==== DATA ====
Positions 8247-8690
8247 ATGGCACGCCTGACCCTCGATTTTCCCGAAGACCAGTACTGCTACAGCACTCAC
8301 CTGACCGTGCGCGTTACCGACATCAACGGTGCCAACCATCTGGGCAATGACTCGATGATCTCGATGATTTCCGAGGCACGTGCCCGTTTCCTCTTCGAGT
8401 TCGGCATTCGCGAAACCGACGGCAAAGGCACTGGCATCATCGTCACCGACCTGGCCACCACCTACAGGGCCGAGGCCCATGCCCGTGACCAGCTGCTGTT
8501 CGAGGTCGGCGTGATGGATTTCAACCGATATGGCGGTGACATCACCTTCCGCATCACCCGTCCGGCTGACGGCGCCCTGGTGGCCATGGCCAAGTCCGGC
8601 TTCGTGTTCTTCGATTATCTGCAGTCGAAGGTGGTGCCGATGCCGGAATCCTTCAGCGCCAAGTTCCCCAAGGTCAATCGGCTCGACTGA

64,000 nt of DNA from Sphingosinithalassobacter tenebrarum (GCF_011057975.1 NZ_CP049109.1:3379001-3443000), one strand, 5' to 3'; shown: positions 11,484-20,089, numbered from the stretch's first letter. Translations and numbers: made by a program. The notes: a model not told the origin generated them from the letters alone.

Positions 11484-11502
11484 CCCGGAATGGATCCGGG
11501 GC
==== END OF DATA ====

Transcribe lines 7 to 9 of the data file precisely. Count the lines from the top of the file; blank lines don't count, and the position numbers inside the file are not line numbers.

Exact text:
64,000 nt of DNA from Sphingosinithalassobacter tenebrarum (GCF_011057975.1 NZ_CP049109.1:3379001-3443000), one strand, 5' to 3'; shown: positions 11,484-20,089, numbered from the stretch's first letter. Translations and numbers: made by a program. The notes: a model not told the origin generated them from the letters alone.

Positions 11484-11502
11484 CCCGGAATGGATCCGGG